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Call For Papers: "The Other Side of Memory: Forgetting, Denial, Repression"

Published on 7 December, 2015

Mnemonics: Network for Memory Studies summer school June 2-4, 2016, University of Illinois at Urbana-Champaign

The fifth Mnemonics: Network for Memory Studies summer school will take place from June 2-4, 2016 on the campus of the University of Illinois at Urbana-Champaign and will be hosted by the Initiative in Holocaust, Genocide, and Memory Studies (HGMS). The theme of the 2016 event will be “The Other Side of Memory: Forgetting, Denial, Repression." Our keynote speakers will be Berber Bevernage (Ghent), Jodi A. Byrd (Illinois), and Françoise Vergès (Paris). Submissions are open to all graduate students interested in memory studies.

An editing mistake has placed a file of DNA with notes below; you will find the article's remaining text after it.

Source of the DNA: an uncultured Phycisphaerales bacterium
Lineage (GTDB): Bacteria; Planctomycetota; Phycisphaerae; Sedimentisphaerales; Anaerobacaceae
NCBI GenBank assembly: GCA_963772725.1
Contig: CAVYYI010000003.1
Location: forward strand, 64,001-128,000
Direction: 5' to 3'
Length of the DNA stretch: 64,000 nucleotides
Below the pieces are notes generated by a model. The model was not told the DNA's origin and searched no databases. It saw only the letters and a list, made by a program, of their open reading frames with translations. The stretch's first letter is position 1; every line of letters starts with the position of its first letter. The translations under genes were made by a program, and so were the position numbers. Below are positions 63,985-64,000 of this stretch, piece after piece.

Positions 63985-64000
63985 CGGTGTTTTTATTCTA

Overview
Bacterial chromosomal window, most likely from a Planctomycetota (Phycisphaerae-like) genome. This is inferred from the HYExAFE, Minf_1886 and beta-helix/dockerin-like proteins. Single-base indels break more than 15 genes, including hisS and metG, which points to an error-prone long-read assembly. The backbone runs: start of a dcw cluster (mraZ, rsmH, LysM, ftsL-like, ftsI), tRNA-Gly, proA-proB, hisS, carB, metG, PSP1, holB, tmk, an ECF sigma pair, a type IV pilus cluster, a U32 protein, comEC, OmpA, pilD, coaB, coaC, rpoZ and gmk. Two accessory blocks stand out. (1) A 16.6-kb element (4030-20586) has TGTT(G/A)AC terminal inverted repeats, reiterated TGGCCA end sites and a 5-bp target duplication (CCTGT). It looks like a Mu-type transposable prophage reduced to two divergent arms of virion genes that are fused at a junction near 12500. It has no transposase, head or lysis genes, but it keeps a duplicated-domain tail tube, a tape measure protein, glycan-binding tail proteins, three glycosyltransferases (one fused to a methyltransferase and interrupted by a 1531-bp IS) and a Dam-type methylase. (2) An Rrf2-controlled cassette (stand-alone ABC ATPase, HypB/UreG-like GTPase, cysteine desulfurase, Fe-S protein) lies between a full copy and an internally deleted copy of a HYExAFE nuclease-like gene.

Mnemonics is an international collaborative effort for graduate education in the interdisciplinary field of memory studies. Each year a different partner institution hosts a summer school for select students on a particular theme pertinent to the study of cultural memory. Panels of scholarly presentations by graduate students will be supplemented by professionalization workshops, cultural events, and opportunities for informal socializing. Three distinguished keynote lecturers will present new work and will engage with participants. Partners from the different campuses affiliated with Mnemonics will also be on site and will help in responding to and mentoring graduate students.